*Simple Gifts of Christmas: An annual play performed completely by the second grade.
*Holiday Assembly: A tradition that has become a sort of phenomenon within the community. Occurring on the last day before Christmas Vacation, the assembly features a massive singing competition of "The Twelve Days of Christmas" between the grades. Typically the music is performed live by the Porter-Gaud Jazz Ensemble. In the past years, it has been held in the Wendell Center.
*Porter-Gaud Holiday Classic: An annual basketball invitational tournament held on the Porter-Gaud Campus at the Wendell Center and Fishburne Gym.
*Winter Formal: An annual dance held during the winter months and organized by the students. In the past, the Winter Formal has been held at the
South Carolina Aquarium.
*The Baccalaureate: Held in the closing days of the school year before graduation, the Baccalaureate is the closing sermon to the graduating class and is held at Rev. Anthony Toomer Porter's home parish, the Church of the Holy Communion.
*The Quarter Pounders: Porter-Gaud's male quartet group that consists of four upper school students, two tenors and two basses. This group is by invitation only and represents some of the top male vocalists in the Upper School.
Campus and Facilities
The school sits on an 88 acre campus, located at the banks of the Ashley River in
Charleston, SC. The tract was donated to the newly merged entity by CSX Railroad in 1965. Media
*3 computer labs
*multimedia production lab
*dedicated server room
*3 art galleries
*3 art studios
*3 music studios
*auditorium (capacity 414)
*football and soccer stadium
*8 lane paved track
*6 tennis courts
*2 practice fields
*14 science labs
*2 archive rooms
*5 conference rooms
*Head of School's Residence
*Head of Ground's Residence
Sallie Krawcheck- Former CFO for Citigroup Inc.. Krawcheck was the seventh most powerful woman in the US in 2005. [http://www.forbes.com/lists/2005/11/DFBE.html] Currently, Chairman and CEO of Citigroup's Global Wealth Management division. Krawcheck also set up the Krawcheck Scholarship to provide full tuition to needy students with exceptional aptitude. [ [http://www.citigroup.com/citigroup/profiles/krawcheck/ Sallie Krawcheck] at Citigroup] [ [http://www.citadel.edu/pao/newsreleases/sy03-04/krawcheck.html " Smith Barney CEO coming to The Citadel"] , "The Citadel", Press release: February 4, 2004.]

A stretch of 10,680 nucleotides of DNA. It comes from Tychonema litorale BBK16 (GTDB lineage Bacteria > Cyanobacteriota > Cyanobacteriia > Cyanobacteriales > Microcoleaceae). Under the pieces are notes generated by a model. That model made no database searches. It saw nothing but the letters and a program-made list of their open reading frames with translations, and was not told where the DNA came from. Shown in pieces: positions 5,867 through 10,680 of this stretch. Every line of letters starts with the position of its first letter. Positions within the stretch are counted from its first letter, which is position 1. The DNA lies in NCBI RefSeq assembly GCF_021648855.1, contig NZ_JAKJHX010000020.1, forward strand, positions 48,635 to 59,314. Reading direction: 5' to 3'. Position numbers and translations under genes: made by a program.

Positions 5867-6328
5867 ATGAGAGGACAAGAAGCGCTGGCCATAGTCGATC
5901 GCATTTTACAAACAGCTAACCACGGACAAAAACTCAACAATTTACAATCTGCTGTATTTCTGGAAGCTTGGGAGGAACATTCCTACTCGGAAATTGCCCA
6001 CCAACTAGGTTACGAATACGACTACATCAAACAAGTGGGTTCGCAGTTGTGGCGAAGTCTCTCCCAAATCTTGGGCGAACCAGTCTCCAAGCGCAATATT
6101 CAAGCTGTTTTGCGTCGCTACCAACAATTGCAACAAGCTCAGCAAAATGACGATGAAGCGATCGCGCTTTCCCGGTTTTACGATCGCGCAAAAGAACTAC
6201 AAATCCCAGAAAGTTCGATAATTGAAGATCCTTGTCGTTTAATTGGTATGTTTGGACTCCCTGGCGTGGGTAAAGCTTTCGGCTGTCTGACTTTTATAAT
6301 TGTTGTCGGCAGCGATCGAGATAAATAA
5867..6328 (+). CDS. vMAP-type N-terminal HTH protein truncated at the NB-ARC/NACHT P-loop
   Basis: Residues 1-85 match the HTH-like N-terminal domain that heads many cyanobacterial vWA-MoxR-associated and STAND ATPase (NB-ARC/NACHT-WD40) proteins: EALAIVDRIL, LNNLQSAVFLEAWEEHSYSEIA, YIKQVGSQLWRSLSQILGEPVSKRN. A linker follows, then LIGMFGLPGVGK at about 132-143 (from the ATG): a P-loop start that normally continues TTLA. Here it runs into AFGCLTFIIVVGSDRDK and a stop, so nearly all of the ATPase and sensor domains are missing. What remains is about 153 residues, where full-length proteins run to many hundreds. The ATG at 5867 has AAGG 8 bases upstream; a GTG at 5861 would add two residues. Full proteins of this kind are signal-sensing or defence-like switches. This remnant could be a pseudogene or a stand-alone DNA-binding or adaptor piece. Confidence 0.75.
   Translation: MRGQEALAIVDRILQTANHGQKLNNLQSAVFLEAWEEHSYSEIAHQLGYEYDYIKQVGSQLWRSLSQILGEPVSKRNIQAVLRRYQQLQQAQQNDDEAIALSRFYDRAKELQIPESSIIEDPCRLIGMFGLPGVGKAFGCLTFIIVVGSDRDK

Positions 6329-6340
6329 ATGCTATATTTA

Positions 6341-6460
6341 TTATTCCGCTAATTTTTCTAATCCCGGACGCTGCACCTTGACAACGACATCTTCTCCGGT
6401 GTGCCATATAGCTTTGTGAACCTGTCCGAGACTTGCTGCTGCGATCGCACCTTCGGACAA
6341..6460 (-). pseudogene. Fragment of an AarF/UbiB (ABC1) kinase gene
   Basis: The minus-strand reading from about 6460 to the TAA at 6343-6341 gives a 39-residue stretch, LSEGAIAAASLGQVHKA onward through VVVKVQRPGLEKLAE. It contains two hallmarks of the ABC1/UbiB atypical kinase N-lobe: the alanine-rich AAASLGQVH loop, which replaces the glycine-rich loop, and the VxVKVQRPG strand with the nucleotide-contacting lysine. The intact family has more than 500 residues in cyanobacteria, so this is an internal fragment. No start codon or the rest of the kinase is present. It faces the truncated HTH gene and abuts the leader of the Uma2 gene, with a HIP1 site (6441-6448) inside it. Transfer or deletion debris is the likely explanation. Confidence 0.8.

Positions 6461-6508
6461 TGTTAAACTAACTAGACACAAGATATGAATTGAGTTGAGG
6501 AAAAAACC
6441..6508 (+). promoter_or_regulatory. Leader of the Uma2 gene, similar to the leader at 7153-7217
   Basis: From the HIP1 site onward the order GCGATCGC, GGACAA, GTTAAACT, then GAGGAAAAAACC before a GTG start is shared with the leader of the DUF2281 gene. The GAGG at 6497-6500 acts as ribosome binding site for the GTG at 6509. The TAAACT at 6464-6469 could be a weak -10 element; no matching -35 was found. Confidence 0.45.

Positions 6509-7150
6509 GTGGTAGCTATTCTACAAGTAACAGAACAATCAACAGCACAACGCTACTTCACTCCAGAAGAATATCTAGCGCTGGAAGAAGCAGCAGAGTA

Rufus C. Barkley, Jr.- President, Cameron & Barkley, a distribution company based in Charleston, SC. Led the company from the state of a small family business to a seven billion dollar international player. [ [http://www.myetv.org/television/productions/legacy/laureates/Rufus%20C.%20Barkley,%20Jr.html Rufus C. Barkley, Jr ] ] During college at UVA, he was the starting QB on the football team. His senior year, he threw 16 touchdowns for a school record. That year, his team was ranked 13th in the nation.
John W. Kercheval, III- A financier and college professor
Richard H. Coen- President of Coen Capital, a major developer in Charleston
Al Parish- Charleston economist. Indicted for defrauding investors.
Shepard Fairey- The creator of the OBEYart campaign, stickers and stencils bearing the likeness of André the Giant. Many of his early creations can be viewed in the lobby of "The Berkley Grimball - Fine Arts Building". (did not graduate)
Jack Hitt- Contributing editor to Harper's, GQ, Lingua Franca, and This American Life. He also frequently appears in media like the New York Times Magazineand Outside Magazine. In 1990, Hitt received the Livingston Award for national coverage.
Archibald Rutledge- (1883-1973) - South Carolina poet laureate. His ancestors included a Governor of South Carolina, a chief justice of the US Supreme Court, and a signer of the Declaration of Independence.
Joel Derfner- Musician, writer. He recently scored the musical "Terezin," set in a concentration camp outside Prague, and wrote "Gay Haiku," published in 2005 by Random House. At Porter-Gaud he participated in choir and other musical activities and edited the "WATCH". He attended Harvard where he began his musical career, writing his first musicals.
*Matt Lee - along with is brother, Ted, is a frequent contributor to the
New York Times, GQ, Food & Wine Magazine, as well as Travel & Leisure.
*Ted Lee - along with is brother, Matt, is a frequent contributor to the
New York Times, GQ, Food & Wine Magazine, as well as Travel & Leisure.
Stephen Colbert- A comedian, most famous for his work as a correspondent and writer for The Daily Show with Jon Stewartand host of The Colbert Reporton Comedy Central. [ [http://www.charleston.net/stories/?newsID=62019§ion=localnews "Good Morning Lowcountry: Native Sons"] , "The Post and Courier", December 29, 2005.] Democratic & Republican Candidate for President in the State of South Carolina.
Mark A. Neely- A movie and television actor
Octavus Roy Cohen- Editor, writer. Worked in the editorial departments of the Birmingham Ledger, the Charleston News and Courier, the Bayonne Times, and the Newark Morning Star. Between 1917 and his death he published 56 books. Wrote successful Broadway plays and radio, film, and television scripts. Published hundreds of short stories and serials in the Saturday Evening Post, Collier's, and other popular magazines.